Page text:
Millennials start families later than other generations. In the meantime, they tend to fill the void with something warmer and fuzzier than a newborn. Of the new pet owners between 2007 and 2015, 43 percent were millennials, according to market research publisher Packaged Facts.
That puts the outdoor industry in an ideal position for pet-centered companies like Ruffwear. The Bend-based canine outfitter’s “Every dog is an explorer” motto aligns with the millennial belief that dogs are family. Ruffwear’s average consumer is between 25 and 44 years old, according to Director of Marketing Susan Strible.
About a third of all pet owners are between the ages of 18 and 34. On average, they are 21 upon welcoming four-legged friends into their household — down from 29, the average age of first-time baby boomer pet parents.
“As people get more into outdoor activities, they’re finding ways to bring their dogs with them,” said Strible. That includes long vacations as well as shorter outings, including camping, hiking, and boating. Ruffwear’s life jacket sales in particular have increased in recent years.
Per-pet expenditures in general are on the rise. International market research consultancy Wakefield Research reports that 76 percent of millennials are more likely to bust their budget on a purchase for a pet than for themselves. In contrast, only 50 percent of boomers saw themselves shelling out for luxury pet goods.
Ruffwear isn’t the only pet wear provider catching onto the whims of dog lovers. Other companies have also sought to fill the niche that exists where the pet industry and outdoor industry intersect.
“We’re starting to see items that look a lot like our products, and we’re seeing more competition in those areas,” Strible said. Orvis carries dog rain coats, and companies like Kurgo and Outward Hound produce their own takes on the canine backpack.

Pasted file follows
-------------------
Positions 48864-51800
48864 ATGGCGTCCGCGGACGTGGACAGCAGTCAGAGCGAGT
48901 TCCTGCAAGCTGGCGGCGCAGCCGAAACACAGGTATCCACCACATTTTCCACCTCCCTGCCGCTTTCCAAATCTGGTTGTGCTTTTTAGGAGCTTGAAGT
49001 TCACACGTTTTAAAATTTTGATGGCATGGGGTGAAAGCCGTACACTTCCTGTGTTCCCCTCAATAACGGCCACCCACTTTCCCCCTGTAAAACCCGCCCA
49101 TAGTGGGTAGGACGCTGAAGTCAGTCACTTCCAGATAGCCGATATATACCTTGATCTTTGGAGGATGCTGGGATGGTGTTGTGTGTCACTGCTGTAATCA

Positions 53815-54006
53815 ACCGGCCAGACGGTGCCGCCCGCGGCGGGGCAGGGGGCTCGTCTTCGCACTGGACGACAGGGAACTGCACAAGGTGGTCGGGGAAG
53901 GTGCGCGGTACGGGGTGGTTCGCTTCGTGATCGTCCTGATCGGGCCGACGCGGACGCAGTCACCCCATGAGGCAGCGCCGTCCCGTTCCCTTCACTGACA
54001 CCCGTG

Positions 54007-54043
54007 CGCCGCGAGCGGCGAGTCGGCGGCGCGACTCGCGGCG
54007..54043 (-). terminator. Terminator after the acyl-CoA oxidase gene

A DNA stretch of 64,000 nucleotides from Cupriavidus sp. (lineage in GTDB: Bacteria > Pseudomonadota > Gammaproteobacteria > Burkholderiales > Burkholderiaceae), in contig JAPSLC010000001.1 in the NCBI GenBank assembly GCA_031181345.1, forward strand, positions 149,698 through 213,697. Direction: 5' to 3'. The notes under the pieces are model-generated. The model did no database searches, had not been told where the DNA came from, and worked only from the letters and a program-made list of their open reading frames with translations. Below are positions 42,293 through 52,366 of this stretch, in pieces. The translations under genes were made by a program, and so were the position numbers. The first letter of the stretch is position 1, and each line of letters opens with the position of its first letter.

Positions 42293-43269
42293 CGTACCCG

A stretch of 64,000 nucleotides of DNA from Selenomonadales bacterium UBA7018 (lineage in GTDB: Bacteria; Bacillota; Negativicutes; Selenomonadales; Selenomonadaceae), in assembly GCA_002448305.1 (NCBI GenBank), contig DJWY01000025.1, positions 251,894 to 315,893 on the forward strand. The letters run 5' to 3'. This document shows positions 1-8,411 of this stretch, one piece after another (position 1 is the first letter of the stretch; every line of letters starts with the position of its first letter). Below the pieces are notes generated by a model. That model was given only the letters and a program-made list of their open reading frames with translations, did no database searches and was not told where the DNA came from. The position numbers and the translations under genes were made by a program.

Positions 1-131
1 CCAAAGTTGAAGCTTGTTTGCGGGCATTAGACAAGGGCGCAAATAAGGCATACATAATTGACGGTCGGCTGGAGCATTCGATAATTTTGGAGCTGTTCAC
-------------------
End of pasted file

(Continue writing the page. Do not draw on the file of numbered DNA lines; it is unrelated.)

Retailers without a pet focus can still cash in on the fanaticism by catering to four-legged customers. This could include providing product to fill those wants and needs – anything from durable collars to dog sweaters and raincoats. It could also be as simple as opening the shop floor to pets or providing treats at the counter.
Wakefield’s research suggests that millennials are more likely to take their dogs with them wherever they go — they’re twice as likely as boomers to value portability in a pet and six times as likely to view pet-friendliness at restaurants, for example, as “essential.”
It’s not a stretch to assume the young workforce wants to bring their dogs to the office, too. Increasingly, employers looking to attract new hires are offering dog-friendly facilities.
“It’s part of creating an environment where people want to come to work,” said Jennifer Freitas, director of people learning and engagement at Clif Bar, where dogs have been invited to work (the corporate offices, not the bakeries where the bars are made) for nearly two decades.
“Nothing starts a conversation like a dog at the desk,” she said.
At Clif Bar, the presence of pets creates community, breaks down social barriers and reduces stress around the office, which in turn leads to a more collaborative and productive work environment, according to Freitas.
The percentage of organizations allowing pets at work doubled between 2014 and 2015, according to the Society for Human Resources Management. Last year, 8 percent of companies surveyed by the Society for Human Resources Management encouraged furry coworkers. Nine percent of employers offered pet health insurance as part of the benefits package.
“It’s definitely a conscious choice about culture on a holistic level,” said Lucas Alberg, marketing manager at Hydro Flask. “It’s part of creating a fun and engaging environment that’s true to our roots and true to who we are.”
“It’s about bringing your values to work,” she said.